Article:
When people are able to describe their internal experience and are distressed by it, that’s less likely to be frontotemporal dementia. Many people with frontotemporal dementia lack insight even early on. This is not a universal pattern but it’s much more common.
If a person says, “Oh, there’s nothing wrong with me,” but it’s very clear that other people are seeing big things wrong with them and they don’t seem to be aware of it, it may not be denial. It may be that they just lack insight into the changes they’re experiencing. That should be a greater red flag for the possibility of a neurological illness, such as frontotemporal dementia or even something like a brain tumor that can present very similarly to frontotemporal dementia.
Being Patient: Dawn, what are some of the symptoms that your daughter experiences?
Dawn Kirby: After she was diagnosed, she could still carry on a conversation. She could fix her medicine box. Yet, she did lack insight into what was wrong with her. There was total apathy when it came to hygiene. She would say something that was very upsetting and unrealistic, but she didn’t realize it was. She would say things in public that were inappropriate. She didn’t care about other people’s space.
Now, she has trouble with her bowels and bladder and she’s unable to control them. She has had 24-hour care for the last two years mainly for safety because she has no insight and very poor judgement.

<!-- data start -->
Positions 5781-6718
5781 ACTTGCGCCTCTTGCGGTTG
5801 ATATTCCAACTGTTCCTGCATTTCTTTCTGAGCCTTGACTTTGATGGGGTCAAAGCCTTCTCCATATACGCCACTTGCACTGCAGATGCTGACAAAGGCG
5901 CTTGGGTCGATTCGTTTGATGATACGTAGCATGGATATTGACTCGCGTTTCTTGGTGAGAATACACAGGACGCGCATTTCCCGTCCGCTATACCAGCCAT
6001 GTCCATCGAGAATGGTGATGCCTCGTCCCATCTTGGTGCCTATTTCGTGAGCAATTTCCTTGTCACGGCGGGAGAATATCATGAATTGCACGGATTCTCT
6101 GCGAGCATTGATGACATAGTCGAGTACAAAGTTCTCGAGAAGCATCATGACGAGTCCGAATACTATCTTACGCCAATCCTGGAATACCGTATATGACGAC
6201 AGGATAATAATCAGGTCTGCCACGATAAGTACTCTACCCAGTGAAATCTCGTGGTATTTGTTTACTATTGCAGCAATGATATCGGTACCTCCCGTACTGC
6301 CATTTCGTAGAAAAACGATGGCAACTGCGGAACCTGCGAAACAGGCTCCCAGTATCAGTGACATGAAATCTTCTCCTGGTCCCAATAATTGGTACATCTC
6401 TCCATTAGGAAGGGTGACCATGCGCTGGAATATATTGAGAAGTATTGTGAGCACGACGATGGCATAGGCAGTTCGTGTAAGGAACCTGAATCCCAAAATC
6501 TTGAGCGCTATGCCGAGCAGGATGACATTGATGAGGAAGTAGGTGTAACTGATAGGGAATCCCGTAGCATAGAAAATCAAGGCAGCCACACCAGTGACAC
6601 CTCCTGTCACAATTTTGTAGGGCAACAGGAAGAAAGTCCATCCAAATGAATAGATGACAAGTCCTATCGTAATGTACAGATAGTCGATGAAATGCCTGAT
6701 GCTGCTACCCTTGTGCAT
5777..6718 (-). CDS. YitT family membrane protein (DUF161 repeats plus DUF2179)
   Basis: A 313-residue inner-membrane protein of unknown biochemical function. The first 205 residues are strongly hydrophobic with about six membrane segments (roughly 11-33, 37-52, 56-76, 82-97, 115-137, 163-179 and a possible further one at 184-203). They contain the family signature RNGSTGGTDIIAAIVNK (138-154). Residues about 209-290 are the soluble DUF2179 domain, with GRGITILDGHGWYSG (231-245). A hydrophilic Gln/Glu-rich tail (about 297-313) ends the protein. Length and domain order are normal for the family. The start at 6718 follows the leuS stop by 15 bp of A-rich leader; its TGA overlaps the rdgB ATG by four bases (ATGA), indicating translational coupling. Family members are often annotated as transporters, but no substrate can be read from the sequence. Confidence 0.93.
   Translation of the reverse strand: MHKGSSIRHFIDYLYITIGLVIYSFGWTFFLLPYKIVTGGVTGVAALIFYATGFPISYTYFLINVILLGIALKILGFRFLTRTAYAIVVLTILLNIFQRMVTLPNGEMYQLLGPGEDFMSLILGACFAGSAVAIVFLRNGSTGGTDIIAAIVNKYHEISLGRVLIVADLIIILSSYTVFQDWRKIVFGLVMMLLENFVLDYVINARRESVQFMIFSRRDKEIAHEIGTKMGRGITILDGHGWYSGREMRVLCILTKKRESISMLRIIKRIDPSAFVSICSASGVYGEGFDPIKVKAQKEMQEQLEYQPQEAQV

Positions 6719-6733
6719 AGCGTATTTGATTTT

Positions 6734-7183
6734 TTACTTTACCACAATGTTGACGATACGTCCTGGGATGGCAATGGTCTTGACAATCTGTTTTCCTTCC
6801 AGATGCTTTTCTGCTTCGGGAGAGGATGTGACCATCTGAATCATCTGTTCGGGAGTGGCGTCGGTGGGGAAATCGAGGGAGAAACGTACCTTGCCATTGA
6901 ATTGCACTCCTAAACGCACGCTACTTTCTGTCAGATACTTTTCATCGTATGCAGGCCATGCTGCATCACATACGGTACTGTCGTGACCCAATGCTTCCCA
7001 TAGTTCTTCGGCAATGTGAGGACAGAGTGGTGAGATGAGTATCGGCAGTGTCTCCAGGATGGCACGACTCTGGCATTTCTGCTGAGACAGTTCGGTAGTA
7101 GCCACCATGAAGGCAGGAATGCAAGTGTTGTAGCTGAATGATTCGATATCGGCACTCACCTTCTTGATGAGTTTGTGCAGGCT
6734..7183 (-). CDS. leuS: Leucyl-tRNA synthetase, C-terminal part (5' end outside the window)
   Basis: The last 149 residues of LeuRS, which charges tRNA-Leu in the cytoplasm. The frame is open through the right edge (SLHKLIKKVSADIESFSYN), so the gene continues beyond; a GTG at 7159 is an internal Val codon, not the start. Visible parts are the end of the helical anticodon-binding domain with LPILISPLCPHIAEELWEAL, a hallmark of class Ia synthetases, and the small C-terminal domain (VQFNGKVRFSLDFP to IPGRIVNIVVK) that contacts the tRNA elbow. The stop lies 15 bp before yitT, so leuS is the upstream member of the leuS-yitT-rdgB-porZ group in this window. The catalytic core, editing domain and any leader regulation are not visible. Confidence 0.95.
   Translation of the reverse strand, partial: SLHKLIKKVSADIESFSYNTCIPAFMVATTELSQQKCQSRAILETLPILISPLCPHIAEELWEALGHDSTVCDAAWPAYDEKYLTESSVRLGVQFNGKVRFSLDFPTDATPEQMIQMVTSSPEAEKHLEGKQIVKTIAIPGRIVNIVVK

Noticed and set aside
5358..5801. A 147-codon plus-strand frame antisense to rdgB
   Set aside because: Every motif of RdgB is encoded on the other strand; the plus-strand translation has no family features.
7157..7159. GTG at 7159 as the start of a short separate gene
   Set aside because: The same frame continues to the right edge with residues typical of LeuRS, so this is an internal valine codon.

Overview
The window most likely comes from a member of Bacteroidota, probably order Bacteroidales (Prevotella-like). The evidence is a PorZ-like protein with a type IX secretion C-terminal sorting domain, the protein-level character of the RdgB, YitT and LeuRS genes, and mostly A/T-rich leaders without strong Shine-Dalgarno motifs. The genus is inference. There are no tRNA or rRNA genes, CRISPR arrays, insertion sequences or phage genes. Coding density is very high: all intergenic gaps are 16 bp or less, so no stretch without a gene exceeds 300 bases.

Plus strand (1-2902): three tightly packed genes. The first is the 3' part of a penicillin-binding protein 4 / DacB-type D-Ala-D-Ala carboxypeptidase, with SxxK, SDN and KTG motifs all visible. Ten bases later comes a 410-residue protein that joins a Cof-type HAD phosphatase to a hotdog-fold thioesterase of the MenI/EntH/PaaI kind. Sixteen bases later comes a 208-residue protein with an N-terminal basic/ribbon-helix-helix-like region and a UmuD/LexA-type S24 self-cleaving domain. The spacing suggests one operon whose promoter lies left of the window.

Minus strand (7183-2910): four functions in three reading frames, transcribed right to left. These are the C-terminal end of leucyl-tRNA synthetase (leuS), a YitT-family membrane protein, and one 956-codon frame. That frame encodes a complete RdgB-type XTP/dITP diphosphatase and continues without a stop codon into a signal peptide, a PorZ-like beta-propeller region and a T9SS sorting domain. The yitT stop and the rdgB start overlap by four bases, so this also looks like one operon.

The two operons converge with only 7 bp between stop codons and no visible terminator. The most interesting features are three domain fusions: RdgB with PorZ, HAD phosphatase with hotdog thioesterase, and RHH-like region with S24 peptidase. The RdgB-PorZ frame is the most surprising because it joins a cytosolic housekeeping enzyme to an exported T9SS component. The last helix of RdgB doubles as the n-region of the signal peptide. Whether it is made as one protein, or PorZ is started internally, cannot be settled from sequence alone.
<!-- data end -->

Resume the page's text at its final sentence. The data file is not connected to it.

A month or two before she got diagnosed, she was going through the self-checkout and the debit card didn’t work. She just walked off with the groceries. Her husband at the time messaged me and said, “Kara said she didn’t pay for the groceries.” I called her and she could tell me exactly how much it was. But she had no clue that what she had done was inappropriate. She was like, “What else was I supposed to do?”
She’s beginning to have early signs of swallowing issues. Her behaviors have changed and she’s very much like a toddler. She throws stuffed animals in the air, those types of things. Dr. Dickerson, do they tend to regress back to childhood?